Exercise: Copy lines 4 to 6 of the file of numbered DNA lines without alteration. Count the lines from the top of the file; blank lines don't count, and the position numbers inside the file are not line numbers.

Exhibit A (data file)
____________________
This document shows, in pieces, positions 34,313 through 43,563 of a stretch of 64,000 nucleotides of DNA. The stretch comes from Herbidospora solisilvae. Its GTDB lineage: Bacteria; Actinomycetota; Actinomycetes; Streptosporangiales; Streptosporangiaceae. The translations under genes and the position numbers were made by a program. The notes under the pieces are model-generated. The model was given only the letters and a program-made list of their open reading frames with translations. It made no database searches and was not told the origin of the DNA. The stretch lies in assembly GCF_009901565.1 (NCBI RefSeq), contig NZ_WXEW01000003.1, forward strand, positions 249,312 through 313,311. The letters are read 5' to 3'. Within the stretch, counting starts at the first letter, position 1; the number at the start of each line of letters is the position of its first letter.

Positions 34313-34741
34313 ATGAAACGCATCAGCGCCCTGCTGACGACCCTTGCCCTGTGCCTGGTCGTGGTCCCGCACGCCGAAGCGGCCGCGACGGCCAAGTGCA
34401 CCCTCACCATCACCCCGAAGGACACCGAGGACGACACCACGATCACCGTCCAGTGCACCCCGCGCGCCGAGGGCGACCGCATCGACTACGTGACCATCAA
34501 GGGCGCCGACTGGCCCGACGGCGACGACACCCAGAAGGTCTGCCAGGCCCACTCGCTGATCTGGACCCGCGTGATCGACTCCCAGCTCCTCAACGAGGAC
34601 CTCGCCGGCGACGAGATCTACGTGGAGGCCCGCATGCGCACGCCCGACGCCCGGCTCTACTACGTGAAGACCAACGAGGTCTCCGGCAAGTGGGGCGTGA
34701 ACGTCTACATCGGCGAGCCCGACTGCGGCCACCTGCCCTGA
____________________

34401 CCCTCACCATCACCCCGAAGGACACCGAGGACGACACCACGATCACCGTCCAGTGCACCCCGCGCGCCGAGGGCGACCGCATCGACTACGTGACCATCAA
34501 GGGCGCCGACTGGCCCGACGGCGACGACACCCAGAAGGTCTGCCAGGCCCACTCGCTGATCTGGACCCGCGTGATCGACTCCCAGCTCCTCAACGAGGAC
34601 CTCGCCGGCGACGAGATCTACGTGGAGGCCCGCATGCGCACGCCCGACGCCCGGCTCTACTACGTGAAGACCAACGAGGTCTCCGGCAAGTGGGGCGTGA